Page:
A great triumph of civilization was to grade taxation to equalize the relative pain of taxation for each income earner. Tax them proportionally the same and everyone pays for government with the same degree of sacrifice.
Though politically liberal, I’ve spent most of my life in conservative communities. Over the years I have developed a deep respect for the way conservative values build strong communities: family, faith and personal responsibility. Military service is respected, and elders show us where we came from.
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What is the value of public higher education? How does it affect societal and economic issues in the Tri-Cities, the state and regional communities? This will be the topic of discussion at the Dec. 14 Badger Club forum.
I read and re-read last week’s Letter Best (Trump answered the call for missing masculinity, Dec. 3) hoping that the writer didn’t truly mean what he was saying, but I found nothing to suggest that he wasn’t serious.
In a time when corporations’ tax burden is only half of what it was in the 1950s and 60s; when the annual federal budget deficit is still $440 billion; when unemployment and inflation are low and when we need to spend billions on U.S. infrastructure; and when wealth inequality is reaching the highest level since the great depression, Trump and the Republicans are proposing a tax package where half of the tax cuts will go to the wealthiest 1 percent in the U.S and will increase the deficit by $1.5 trillion.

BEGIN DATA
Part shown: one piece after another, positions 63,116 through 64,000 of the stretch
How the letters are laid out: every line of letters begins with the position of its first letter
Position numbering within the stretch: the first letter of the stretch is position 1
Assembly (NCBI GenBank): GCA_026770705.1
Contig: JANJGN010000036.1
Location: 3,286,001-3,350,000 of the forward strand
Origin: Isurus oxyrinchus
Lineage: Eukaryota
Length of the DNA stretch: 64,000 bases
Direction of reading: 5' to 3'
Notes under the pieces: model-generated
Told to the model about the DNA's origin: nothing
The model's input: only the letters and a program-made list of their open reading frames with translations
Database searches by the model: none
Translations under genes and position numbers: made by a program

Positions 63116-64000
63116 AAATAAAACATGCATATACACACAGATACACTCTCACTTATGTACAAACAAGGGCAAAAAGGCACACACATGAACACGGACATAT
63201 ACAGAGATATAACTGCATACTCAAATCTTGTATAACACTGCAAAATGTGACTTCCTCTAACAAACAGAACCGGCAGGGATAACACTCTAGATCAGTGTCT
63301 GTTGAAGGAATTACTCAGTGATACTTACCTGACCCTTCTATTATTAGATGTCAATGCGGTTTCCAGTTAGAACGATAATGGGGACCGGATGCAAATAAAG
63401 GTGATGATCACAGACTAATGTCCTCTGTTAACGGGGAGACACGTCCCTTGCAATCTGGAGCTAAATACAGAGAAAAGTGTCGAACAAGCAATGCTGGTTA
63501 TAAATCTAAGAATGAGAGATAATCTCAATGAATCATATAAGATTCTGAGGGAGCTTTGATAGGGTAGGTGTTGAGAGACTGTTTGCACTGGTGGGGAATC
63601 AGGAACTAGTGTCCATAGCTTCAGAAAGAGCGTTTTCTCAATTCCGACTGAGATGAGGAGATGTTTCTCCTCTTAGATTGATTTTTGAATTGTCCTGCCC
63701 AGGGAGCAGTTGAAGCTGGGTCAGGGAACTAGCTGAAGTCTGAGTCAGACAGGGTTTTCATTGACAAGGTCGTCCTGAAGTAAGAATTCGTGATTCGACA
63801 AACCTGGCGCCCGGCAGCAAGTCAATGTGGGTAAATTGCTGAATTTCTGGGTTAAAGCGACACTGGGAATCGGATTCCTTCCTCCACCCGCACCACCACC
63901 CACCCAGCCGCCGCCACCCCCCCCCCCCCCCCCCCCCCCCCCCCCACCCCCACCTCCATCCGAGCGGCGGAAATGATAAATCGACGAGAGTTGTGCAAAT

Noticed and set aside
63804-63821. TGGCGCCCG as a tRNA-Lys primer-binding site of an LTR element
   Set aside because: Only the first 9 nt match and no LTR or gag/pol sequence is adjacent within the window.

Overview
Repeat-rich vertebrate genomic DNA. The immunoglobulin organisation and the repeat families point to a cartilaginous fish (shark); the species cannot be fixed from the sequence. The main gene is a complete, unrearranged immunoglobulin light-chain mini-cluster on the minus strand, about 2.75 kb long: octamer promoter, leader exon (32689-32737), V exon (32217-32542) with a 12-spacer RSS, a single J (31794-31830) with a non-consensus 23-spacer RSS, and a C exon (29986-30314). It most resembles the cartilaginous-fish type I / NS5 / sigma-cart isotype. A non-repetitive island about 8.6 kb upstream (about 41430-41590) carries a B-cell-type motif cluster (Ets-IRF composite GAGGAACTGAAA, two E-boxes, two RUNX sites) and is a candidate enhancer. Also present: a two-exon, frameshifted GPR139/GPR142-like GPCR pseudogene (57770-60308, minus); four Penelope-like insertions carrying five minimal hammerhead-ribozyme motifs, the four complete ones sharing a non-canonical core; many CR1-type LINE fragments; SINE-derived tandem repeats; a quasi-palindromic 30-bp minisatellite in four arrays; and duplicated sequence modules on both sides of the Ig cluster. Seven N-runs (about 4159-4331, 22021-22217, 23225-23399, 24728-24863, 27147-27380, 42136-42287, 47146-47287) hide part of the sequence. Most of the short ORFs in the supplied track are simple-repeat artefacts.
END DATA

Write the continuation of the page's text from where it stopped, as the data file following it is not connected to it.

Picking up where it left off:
Uber — the ride-sharing service that’s put a dent into the nation’s taxi business — recently announced that more than a year ago it was hacked, resulting in the personal data for about 57 million customers and Uber drivers being stolen. But, according to several media reports, Uber paid the hackers $100,000 to delete the data and pushed them to keep the theft secret.
Although the Multnomah Falls Lodge has reopened to welcome visitors from the Northwest and beyond, the impact of the Eagle Creek Fire that torched the surrounding area will linger for generations. Foremost among the continuing issues will be the regenerative power of nature and the notion of justice for the Vancouver teen accused of sparking the blaze.
The U.S. military actively protected child rapists in Afghanistan, allowed a rape/murder conviction of an ex-Marine in Japan, and reversed the discharge of a Green Beret soldier who beat-up an admitted child rapist Afghan official. A look at the uneven meting of child sexual abuse punishment and protection for and by Americans overseas.
Recently, Columbia Basin College's math department held a family-friendly Math Night with no limits on age or mathematical understanding. Students and faculty presented for an educational, fun-filled two hours in the world of math. The event brought out the diversity of our community in the participants and presenters, and how math is used in a diverse number of occupations and life events.
Joe Fain, a Republican state senator from King County, breaks down how Washington's veto process differs from Congress and the historical fate of bills that have come up against the governor's red pen.
Vetoes and how the Legislature can override them
‘We Watched Our House Burn.’ Losing It All in California’s Fires
Highlights from Kamiakin’s 52-46 win over Lewis and Clark
Council roll call vote on Pasco supermajority voting requirement proposal